Half of all parents likely to split up before their children reach 16

8 December 2010

Research based partly on the Millennium Cohort Study highlights the rise in family breakdowns and attributes this more to cohabiting relationships ending, than marriages ending in divorce.

Research based partly on the Millennium Cohort Study (MCS) projects a rise in family breakdowns and attributes this more to  the dissolution of cohabiting relationships than to marriages ending in divorce.
 
The research was carried out jointly by the Centre for Social Justice think tank and the Bristol Community Family Trust, using data from MCS, the British Household Panel Study, the Families and Children Study and the National Census.
 
The report states that while marriage accounts for 54% of births, the failure of marriages – i.e. divorce – accounts for only 20% of break-ups, whereas unmarried families account for 80% of the break-ups.  The report predicts that 48% of all children born today will not still be living with both natural parents on their 16th birthday, based on current trends, in contrast to the figure of 40% of teenagers ten years ago.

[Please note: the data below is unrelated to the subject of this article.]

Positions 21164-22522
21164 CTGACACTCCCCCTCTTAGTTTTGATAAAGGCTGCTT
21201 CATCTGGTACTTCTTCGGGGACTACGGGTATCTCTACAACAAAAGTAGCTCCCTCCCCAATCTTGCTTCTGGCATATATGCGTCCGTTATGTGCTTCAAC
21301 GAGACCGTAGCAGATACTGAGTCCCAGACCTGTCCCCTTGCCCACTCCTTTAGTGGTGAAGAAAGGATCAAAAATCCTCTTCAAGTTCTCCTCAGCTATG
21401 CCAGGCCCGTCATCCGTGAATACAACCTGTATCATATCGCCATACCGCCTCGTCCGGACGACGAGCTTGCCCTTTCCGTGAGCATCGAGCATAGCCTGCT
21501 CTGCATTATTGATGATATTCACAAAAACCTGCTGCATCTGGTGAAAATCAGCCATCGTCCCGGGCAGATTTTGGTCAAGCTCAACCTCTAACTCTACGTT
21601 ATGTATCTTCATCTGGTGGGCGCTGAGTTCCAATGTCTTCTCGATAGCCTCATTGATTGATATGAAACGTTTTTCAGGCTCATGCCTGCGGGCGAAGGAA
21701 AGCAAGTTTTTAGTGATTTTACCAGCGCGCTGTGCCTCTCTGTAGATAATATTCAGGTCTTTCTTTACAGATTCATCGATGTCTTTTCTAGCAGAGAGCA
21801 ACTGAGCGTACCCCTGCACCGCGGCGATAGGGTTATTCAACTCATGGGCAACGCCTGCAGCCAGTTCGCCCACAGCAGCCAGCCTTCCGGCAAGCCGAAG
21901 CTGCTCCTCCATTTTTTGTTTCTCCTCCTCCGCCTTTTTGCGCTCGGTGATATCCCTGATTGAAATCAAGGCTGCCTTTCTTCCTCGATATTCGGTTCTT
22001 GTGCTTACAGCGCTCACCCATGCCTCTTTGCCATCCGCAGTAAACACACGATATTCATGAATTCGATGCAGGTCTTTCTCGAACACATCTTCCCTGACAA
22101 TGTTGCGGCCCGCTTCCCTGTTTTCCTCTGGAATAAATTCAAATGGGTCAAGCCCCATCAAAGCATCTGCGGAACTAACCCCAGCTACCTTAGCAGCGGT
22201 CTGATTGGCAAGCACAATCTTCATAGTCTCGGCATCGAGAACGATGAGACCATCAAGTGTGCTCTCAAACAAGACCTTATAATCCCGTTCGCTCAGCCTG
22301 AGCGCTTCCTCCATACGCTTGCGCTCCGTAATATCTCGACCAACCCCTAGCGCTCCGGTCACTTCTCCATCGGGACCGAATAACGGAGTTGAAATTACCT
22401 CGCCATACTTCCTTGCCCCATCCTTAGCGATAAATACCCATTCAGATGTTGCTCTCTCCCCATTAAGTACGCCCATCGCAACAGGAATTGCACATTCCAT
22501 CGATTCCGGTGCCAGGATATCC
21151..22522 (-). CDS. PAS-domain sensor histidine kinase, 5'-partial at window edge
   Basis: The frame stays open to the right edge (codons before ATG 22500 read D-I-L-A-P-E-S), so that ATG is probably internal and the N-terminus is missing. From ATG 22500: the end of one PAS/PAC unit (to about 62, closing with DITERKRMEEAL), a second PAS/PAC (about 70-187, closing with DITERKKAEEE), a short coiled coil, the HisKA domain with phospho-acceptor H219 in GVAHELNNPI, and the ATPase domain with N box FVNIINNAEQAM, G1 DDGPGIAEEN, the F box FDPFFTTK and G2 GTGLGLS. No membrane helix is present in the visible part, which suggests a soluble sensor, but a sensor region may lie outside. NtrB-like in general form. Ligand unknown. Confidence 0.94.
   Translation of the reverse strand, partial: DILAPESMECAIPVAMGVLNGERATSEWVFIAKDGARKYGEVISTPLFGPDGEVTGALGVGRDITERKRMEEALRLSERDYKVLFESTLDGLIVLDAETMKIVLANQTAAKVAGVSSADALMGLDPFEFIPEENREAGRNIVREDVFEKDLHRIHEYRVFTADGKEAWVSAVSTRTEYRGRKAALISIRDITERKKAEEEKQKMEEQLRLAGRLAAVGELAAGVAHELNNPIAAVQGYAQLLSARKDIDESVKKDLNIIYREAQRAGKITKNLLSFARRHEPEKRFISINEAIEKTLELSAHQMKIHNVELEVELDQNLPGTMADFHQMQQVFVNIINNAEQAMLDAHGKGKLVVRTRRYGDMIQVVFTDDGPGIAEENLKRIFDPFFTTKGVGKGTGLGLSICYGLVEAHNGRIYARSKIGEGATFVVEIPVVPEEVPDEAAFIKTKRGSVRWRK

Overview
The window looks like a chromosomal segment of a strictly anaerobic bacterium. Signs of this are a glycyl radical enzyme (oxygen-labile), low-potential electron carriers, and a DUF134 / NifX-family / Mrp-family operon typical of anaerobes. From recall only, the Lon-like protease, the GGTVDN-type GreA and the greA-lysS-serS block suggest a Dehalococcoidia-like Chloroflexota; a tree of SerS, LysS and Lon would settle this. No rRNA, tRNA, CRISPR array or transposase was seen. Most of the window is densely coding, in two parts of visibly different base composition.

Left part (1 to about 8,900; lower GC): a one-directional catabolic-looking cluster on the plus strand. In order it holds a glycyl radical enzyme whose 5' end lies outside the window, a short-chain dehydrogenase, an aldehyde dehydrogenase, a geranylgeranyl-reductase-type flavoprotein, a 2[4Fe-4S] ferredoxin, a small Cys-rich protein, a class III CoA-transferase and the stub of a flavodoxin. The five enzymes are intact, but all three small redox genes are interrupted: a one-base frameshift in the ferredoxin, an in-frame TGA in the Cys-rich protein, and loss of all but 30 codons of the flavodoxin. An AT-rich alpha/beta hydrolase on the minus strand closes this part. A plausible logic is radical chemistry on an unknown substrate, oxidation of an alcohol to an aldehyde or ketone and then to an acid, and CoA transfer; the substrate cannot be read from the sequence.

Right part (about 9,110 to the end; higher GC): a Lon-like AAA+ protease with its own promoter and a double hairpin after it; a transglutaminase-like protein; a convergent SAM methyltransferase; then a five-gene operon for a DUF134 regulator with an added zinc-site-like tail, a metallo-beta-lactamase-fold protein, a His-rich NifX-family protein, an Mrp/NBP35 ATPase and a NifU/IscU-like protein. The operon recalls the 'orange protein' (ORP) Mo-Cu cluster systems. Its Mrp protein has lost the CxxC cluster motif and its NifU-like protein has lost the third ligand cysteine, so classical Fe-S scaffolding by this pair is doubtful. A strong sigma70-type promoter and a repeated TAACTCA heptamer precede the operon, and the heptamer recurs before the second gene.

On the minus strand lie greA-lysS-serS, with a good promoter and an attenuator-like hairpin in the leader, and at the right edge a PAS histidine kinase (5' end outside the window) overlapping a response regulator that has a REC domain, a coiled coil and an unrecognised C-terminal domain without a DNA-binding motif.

Benson, H (2010): Family Breakdown in the UK: It’s NOT about divorce.  Bristol Community Family Trust, December 2010.
 
Professor Heather Joshi comments: The Millennium Cohort confirms evidence from other sources that married partnerships are more stable than those of parents who do not get married. This paper does not however provide an analysis of the different circumstances affecting whether or not parents marry. This  would help understanding of the policy implications of the diffent pathways through lone parenthood for British children that are charted in this short report.